Year-End Tax Planning Ideas to Generate Potential Tax Savings
By Lynn A. Ferraina
Maximizing Your Retirement Savings for This Year
You can contribute up to $19,000 to your employer 401(k), 403(b), or Federal Thrift Savings Plan for 2019 plus $6000 in catch up contributions if you are age 50 or older. Pre-tax contributions will lower your take-home pay and could reduce your tax bill. If your employer offers a Roth 401(k), you can make contributions that won’t lower your taxable income but can be withdrawn in retirement tax-free. If you are self-employed or have freelance income, consider a Solo 401k plan. It must be opened by 12/31, but it can be funded up to April 15, 2020. You can contribute up to $19,000 ($25,000 if you are 50 or older) minus any contributions you’ve made to a 9-5 employer’s 401(k) plan for the year. As a self-employed individual, you can make employee and employer contributions up to 20 percent. You can contribute up to 20 percent of your net self-employment income to the plan. Contributions to the Solo 401(k) can total $56,000 in 2019 (or $62,000 if 50 or older), but they cannot exceed your self-employment income for the year.
Another option is to open a Simplified Employee Pension (SEP account). However, if you have a small amount of freelance income, you can contribute more to a solo 401(k). SEP contributions are limited to 20 percent of net self-employment income, up to $56,000.
Transfer IRA Funds to Charity
Taxpayers who are 70 ½ or older can transfer up to $100,000 from a Traditional IRA tax-free to charity as long as the funds transfer directly to the charity. This is called a “qualified charitable distribution”. The distribution can count as your required minimum distribution without being added to your adjusted gross income. This could be advantageous if you are taking the standard deduction instead of itemizing. The transfer to charity could also help keep your income below the threshold at which you are subject to Medicare high-income surcharges as well as limit the percentage of your social security benefits subject to tax. Make your QCD well in advance of year-end because the money has to be out of your IRA and the check cashed through the charity by 12/31.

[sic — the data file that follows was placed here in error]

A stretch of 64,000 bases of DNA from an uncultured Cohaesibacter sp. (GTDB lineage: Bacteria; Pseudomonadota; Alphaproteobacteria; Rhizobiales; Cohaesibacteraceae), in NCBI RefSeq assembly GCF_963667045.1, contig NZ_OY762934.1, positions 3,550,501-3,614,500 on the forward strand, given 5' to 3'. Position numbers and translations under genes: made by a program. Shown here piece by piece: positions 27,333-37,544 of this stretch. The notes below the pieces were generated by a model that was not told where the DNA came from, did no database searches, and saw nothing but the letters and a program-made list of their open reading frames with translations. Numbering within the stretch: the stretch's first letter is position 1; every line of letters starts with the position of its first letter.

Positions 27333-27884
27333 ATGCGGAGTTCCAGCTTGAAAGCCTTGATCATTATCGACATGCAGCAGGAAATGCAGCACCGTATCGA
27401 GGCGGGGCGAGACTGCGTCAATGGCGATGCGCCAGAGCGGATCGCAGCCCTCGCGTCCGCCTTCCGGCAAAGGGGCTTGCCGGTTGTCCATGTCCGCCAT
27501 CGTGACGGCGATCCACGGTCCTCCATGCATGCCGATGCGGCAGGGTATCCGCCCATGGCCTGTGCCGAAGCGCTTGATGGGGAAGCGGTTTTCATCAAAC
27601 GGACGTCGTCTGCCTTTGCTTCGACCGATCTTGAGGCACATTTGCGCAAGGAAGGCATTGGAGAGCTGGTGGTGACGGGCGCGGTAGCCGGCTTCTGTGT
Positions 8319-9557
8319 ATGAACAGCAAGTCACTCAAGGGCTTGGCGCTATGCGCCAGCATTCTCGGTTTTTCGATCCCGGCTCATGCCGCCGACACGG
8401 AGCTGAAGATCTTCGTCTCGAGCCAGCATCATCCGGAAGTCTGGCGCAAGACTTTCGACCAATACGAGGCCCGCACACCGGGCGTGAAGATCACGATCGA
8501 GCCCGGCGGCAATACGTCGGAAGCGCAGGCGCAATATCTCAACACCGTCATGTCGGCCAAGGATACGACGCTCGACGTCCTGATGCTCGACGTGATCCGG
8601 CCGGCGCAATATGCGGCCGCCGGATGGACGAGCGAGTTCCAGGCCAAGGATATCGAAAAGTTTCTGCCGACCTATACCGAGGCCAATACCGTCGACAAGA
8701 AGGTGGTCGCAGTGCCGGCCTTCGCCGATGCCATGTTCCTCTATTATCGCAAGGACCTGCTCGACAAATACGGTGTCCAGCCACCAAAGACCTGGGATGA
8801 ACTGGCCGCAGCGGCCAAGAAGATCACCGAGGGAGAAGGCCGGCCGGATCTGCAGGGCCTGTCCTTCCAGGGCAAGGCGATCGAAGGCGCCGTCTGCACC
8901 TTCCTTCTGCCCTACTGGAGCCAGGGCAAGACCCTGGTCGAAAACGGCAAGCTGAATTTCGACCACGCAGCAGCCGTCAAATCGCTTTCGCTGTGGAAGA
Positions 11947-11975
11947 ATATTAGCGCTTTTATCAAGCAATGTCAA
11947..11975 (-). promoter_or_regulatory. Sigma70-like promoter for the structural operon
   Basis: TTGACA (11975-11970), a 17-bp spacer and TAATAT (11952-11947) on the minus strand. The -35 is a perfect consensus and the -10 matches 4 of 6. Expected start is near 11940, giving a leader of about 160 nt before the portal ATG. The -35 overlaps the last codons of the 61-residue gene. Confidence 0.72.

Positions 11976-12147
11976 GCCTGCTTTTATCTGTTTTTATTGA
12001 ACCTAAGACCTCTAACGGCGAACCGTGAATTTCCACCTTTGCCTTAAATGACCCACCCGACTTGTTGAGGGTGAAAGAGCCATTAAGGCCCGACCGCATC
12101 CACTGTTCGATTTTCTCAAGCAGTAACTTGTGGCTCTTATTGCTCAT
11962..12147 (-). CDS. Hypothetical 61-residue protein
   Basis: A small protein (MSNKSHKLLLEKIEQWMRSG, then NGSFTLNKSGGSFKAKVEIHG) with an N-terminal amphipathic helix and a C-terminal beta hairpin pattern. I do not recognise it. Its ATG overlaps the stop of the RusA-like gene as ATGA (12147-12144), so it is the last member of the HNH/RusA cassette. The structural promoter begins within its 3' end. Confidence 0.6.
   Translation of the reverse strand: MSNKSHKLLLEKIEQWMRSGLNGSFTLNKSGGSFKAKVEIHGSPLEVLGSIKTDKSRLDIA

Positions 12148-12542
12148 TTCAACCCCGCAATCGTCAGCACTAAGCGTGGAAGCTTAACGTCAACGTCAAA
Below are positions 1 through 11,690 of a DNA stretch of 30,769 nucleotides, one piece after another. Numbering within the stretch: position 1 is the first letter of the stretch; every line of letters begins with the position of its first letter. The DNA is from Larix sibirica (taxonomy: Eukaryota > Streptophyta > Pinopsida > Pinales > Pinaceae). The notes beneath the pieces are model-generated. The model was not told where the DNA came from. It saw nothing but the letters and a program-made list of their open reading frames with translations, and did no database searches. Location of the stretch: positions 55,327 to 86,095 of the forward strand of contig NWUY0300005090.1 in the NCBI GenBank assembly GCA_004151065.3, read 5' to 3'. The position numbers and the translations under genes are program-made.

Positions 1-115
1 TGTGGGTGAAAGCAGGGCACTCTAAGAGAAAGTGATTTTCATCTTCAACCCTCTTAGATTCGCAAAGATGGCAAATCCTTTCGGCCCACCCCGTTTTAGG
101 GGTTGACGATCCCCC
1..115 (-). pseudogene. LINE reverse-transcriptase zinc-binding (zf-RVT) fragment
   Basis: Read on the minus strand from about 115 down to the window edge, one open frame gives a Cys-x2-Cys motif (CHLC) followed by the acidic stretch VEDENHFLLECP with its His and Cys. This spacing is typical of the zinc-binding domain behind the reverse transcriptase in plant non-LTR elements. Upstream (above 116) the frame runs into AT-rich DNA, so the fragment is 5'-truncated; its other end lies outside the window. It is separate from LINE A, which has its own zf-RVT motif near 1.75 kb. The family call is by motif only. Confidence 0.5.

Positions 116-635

Offset Capital Gains
Reviewing capital gains to losses is a standard practice to help reduce taxes but with 2019 being an exceptional stock market growth year it may be harder to find losses to offset gains. If you are in the 22 percent or higher tax bracket, tax-loss harvesting may make sense. You can harvest losses in excess of gains. Losses not used in 2019 can be carried forward indefinitely for federal tax purposes.
There is a long term capital gains tax rate of 0 percent in the two lowest (10 and 12 percent) marginal tax brackets. If your projected taxable income is less than $39,475 for single filers and $78,950 for married filing jointly you may want to recognize long term gains, which could be taxed at a 0 percent Federal tax rate. Check with your tax accountant for your specific tax planning situation.
Consider Your Tax Deduction Options
Review your itemized deductions, as results for the 2018 tax filing season indicated the number of taxpayers itemizing was greatly decreased because the state and local taxes (SALT) had been limited to $10,000 for married and single filers. To itemize, you have to exceed the standard deduction, which is $12,200 for a single filer and $24,400 for married filing jointly. Given this significant change, the key to itemizing could be charitable contributions. Consider gifting appreciated securities instead of cash to charity. An example could be gifting a stock with a current value of $5,000 that you paid $1,000 to purchase. This could save $952 in tax ($4,000 x 23.8 percent). Plus, you still receive a charitable contribution deduction. The top marginal tax bracket’s federal long term capital gains rate is 23.8 percent.
As with all financial planning decisions, contact your CAS Advisor to help you work through your choices.
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